Do Male German Shepherds Go Into Heat?

It is a common misconception that male dogs also go into heat. While it’s simply untrue, it does make a bit of sense why someone might think they do. Here’s why.

Because male German Shepherds are sexually active year-round (after reaching sexual maturity, of course), they are highly attuned to any in-season females in the vicinity.

When they sense a female in heat, they will begin to act strangely, becoming aggravated, agitated, and may even develop aggression. They’re trying to get to the female to fulfill their natural-born duty—to impregnate the female.

That’s Not Heat!

To the untrained eye—or a misinformed owner—this seems an awful lot like a heat cycle in a male dog. It’s not though. This behavior is simply your male dog’s way of responding to a female in heat.

Since he can’t get to her, he may become frustrated and start to develop a behavioral issue or two. Removing him from the source of his frustration (the smell of the female in heat) will quickly return him to his normal behaviors.

Since he can return to normal so quickly, it’s clear that this is not a heat cycle—which comes from within the body. It’s a response to an outside stimulus—smelling a female in heat.

Thanks, Science! Another Myth Thwarted!

How to Care for a German Shepherd in Heat

Now that you know what a heat cycle is (and isn’t), it’s time to learn how to care for your German Shepherd during her heat cycle.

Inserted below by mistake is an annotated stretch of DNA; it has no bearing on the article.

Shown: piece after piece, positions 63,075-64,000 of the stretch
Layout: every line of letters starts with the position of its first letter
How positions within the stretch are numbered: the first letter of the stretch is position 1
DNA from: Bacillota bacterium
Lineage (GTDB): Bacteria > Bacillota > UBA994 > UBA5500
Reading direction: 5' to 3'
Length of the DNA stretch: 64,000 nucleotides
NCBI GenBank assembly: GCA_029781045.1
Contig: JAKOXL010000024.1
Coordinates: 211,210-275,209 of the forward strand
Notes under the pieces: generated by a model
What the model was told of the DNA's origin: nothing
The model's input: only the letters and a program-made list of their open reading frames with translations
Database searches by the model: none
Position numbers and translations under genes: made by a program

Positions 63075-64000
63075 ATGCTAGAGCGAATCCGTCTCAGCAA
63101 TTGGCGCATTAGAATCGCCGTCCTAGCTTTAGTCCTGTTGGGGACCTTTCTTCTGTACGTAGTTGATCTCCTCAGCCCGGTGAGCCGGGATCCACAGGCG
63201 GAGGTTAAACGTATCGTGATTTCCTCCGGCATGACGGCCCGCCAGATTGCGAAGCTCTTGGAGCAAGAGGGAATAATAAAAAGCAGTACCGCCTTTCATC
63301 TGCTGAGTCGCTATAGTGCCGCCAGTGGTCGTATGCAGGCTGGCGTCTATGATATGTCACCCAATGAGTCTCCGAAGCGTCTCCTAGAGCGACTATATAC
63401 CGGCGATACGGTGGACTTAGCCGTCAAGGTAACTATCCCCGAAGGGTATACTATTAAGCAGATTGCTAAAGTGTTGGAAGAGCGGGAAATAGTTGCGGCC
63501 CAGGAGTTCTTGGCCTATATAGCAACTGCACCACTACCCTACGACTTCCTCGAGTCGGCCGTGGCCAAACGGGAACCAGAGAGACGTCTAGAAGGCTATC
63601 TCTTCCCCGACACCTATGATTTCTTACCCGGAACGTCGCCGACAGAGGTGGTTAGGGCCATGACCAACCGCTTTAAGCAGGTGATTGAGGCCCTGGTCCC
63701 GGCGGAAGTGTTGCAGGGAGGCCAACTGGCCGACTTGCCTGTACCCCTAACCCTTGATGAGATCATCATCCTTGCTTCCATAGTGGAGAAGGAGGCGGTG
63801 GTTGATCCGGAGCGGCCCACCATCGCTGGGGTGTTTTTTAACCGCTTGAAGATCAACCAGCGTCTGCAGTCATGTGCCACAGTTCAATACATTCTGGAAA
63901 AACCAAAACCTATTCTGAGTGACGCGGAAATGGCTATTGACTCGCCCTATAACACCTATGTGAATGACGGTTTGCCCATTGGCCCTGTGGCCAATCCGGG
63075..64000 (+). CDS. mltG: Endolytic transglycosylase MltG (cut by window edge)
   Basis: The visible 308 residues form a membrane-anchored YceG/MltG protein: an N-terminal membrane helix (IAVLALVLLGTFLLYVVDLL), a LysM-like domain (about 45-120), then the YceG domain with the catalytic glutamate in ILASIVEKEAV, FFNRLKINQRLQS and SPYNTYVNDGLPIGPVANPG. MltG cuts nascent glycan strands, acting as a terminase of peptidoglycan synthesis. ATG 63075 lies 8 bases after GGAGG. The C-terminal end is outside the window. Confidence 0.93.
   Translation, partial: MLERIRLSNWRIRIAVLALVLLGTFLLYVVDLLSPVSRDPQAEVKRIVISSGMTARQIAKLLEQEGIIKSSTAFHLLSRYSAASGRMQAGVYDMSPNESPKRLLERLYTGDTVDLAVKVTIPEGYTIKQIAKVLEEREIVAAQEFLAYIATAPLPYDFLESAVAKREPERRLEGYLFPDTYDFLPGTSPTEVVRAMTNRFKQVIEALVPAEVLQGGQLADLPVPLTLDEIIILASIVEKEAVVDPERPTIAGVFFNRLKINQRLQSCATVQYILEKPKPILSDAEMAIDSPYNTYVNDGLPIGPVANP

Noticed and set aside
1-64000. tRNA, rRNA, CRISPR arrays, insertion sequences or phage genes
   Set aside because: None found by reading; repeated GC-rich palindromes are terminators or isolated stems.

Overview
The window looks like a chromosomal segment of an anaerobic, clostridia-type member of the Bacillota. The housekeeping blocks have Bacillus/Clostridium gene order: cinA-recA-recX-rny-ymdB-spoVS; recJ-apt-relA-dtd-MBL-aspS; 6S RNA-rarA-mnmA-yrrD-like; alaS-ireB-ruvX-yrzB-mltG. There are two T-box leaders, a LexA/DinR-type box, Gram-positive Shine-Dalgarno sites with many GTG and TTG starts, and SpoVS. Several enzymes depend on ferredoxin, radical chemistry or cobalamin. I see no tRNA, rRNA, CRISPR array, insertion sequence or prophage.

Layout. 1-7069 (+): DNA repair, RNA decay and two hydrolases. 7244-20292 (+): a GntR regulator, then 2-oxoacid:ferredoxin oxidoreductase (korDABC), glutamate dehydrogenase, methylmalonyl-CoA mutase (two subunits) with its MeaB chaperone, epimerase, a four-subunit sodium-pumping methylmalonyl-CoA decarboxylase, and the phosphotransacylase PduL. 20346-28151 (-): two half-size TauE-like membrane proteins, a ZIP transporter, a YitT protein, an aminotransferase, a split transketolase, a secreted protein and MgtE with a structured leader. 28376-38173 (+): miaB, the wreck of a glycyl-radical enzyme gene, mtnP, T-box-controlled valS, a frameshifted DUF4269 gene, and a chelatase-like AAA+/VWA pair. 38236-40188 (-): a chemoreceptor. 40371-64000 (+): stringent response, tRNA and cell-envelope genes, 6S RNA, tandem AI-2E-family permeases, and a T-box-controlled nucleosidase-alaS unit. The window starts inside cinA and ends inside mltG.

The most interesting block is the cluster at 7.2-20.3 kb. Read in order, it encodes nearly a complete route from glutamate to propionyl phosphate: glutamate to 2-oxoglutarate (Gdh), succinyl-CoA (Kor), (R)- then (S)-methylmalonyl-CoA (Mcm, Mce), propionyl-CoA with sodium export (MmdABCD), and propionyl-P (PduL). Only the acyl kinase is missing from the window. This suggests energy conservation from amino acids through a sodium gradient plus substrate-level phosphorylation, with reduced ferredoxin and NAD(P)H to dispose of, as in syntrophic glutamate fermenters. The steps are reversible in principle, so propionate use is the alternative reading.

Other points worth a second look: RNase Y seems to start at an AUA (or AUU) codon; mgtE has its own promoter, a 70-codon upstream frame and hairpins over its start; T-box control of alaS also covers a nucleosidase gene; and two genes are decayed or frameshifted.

Before we get started, please stick around until the end of the article. We’ll also cover what to do for your male German Shepherd if he’s sensing a female in heat. Your sweet little boy needs some help, too!

First and foremost, there isn’t a lot of intervention needed when a healthy German Shepherd goes into heat. Not for her body at least. Her body knows what it’s doing. Even if it’s just starting out and making a few newbie mistakes, it’ll get the hang of things without your help.

What you can do, however, is be an emotional support human for your dog. It’s the least we can do, right?

Be Loving

Even though this is a totally natural thing for dogs, it might be frightening to a young German Shepherd who has never been in heat before. It can also be upsetting and stressful to an older dog who has had a traumatic first or second heat cycle, too.

Now is your chance to remind your dog how much you love her.

Speak softly if she seems agitated. Be gentle and kind. Don’t yell at her for her strange behaviors or punish her for doing what nature intended. If she makes a mess, don’t scold her—just clean it up and move on. She needs to know that there is nothing wrong with her, and she’ll know this by how you treat her.

Protect Your Furniture and Floor

With the squishy, loving part out of the way, we should look at practicality. Heat cycles can be messy. Between the excessive urination, the bloody discharge, and the antsy chewing, your house could end up a huge mess.

If you prepare now, however, you can avoid all of that, reducing your stress and your dog’s.

Get some “period panties” for your GSD in heat. These are basically dog diapers. They are designed to catch the discharge and may even save your rug from a urination accident.

Dog diapers come in a variety of sizes, styles, and prices. There are disposables available, but if you care about the environment, look into washable fabric diapers or period garments.